Similarly, brands can capitalise on an employee’s ability to champion internal culture.

For example, Reebok encourages staff to use the hashtag #fitasscompany when talking about the brand online, specifically when it comes to workplace perks like fitness classes and sporting initiatives. This helps to reinforce values as well as keep conversation about the brand relevant and related to sport. 

Tapping into expertise

In addition to content distribution, employees can be utilised for the purpose of content creation. There are two big reasons for making use of employee-generated content. First, with content (across all channels) requiring extensive time and resources to produce, it can be a great support for internal marketing teams. Second, it allows employees to utilise their own expertise to provide valuable insight into their brand or role.

The National Trust uses this strategy, with Park Rangers (who undertake conservation work in parks) often featuring in online blogs and email communication.

Similarly, B2B companies tend to use internal expertise to simplify and help consumers understand complicated topics. One example of this is IBM, which positions its employees as thought-leaders in their respective fields. It does this by highlighting knowledge and expertise in content on YouTube and other social channels. 

The Edelman Trust Barometer suggests that this kind of employee advocacy can lead to greater confidence in an organisation, as people tend to place far more trust in technical experts rather than brand leaders.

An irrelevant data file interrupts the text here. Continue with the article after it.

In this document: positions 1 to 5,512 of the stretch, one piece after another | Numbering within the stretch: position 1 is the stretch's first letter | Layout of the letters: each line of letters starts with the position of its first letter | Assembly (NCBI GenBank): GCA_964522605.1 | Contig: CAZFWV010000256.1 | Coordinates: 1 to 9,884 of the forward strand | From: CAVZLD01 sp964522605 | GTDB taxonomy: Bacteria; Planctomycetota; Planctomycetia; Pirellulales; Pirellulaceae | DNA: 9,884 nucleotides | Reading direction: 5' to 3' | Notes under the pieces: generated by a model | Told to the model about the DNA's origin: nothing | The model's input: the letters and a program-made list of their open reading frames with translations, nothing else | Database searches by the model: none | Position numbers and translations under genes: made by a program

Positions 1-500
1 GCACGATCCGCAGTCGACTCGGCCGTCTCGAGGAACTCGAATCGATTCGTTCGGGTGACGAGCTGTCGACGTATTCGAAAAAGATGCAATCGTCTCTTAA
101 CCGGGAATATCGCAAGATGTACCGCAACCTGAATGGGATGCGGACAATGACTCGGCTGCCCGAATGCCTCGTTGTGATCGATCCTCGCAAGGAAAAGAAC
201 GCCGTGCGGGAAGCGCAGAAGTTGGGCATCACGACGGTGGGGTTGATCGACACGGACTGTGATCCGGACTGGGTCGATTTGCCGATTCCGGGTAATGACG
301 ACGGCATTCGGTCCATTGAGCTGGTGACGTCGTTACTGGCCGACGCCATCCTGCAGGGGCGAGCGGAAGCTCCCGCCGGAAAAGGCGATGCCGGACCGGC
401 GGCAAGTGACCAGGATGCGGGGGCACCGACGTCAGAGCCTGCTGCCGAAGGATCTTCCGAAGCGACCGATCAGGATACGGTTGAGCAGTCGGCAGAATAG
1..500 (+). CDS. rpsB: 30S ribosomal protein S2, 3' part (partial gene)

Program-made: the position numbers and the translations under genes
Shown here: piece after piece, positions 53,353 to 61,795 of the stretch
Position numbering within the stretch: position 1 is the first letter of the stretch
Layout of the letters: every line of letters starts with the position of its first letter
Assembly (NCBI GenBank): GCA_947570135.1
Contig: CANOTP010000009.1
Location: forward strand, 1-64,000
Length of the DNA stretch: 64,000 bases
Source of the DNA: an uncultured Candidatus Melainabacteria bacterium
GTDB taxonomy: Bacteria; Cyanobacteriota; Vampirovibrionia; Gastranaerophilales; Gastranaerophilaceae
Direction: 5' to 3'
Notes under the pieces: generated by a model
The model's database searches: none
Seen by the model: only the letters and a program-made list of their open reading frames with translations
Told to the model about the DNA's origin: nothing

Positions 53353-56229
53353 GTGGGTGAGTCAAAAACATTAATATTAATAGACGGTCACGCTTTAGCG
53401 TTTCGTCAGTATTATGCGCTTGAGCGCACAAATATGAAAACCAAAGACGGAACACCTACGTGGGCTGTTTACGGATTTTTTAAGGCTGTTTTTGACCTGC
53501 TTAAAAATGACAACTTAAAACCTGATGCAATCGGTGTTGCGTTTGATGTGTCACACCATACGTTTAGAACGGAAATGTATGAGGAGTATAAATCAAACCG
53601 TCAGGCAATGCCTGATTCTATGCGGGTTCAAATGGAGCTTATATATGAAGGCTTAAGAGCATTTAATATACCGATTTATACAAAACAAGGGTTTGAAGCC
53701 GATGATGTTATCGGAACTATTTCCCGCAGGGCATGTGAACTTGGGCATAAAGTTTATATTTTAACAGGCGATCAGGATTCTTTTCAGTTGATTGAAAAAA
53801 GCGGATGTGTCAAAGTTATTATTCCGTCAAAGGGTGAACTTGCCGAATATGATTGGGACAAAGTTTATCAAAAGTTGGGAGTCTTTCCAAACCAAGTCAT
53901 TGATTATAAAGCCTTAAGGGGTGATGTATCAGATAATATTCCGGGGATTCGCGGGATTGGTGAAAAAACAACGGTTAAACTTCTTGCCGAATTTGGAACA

Similarly, it also promotes the sense that the company is willing to invest in the personal and professional development of its employees.

Creates a cycle of happiness

Lastly, it’s been suggested that employee advocacy programs can lead to employees becoming happier and more engaged in their roles. Research by Hinge found that almost 86% of advocates in some kind of formal program said that that being involved has had a positive impact on their career.

This is likely the result of employees feeling more valued, as well as their being in a position to play an important role in the company's growing success.

This can have a knock-on effect on employees' advocacy, leading employees to not only champion their brand in terms of its consumer-facing offering, but also as a place to work. 

Many brands are cottoning on to the benefits of using employees for talent acquisition. Mastercard is just one example, launching a dedicated ambassador program to allow staff to share content on social media relating to life at the company. Sky does something similar, encouraging employees to share content using the hashtag LifeAtSky on social networks like Twitter and Instagram.

By doing so, brands are able to continue the cycle of advocacy, promoting both their brand and its company culture.

Related reading:

Nikki Gilliland

Published 7 June, 2018 by Nikki Gilliland @ Econsultancy

Nikki is a Writer at Econsultancy. You can follow her on Twitter or connect via LinkedIn.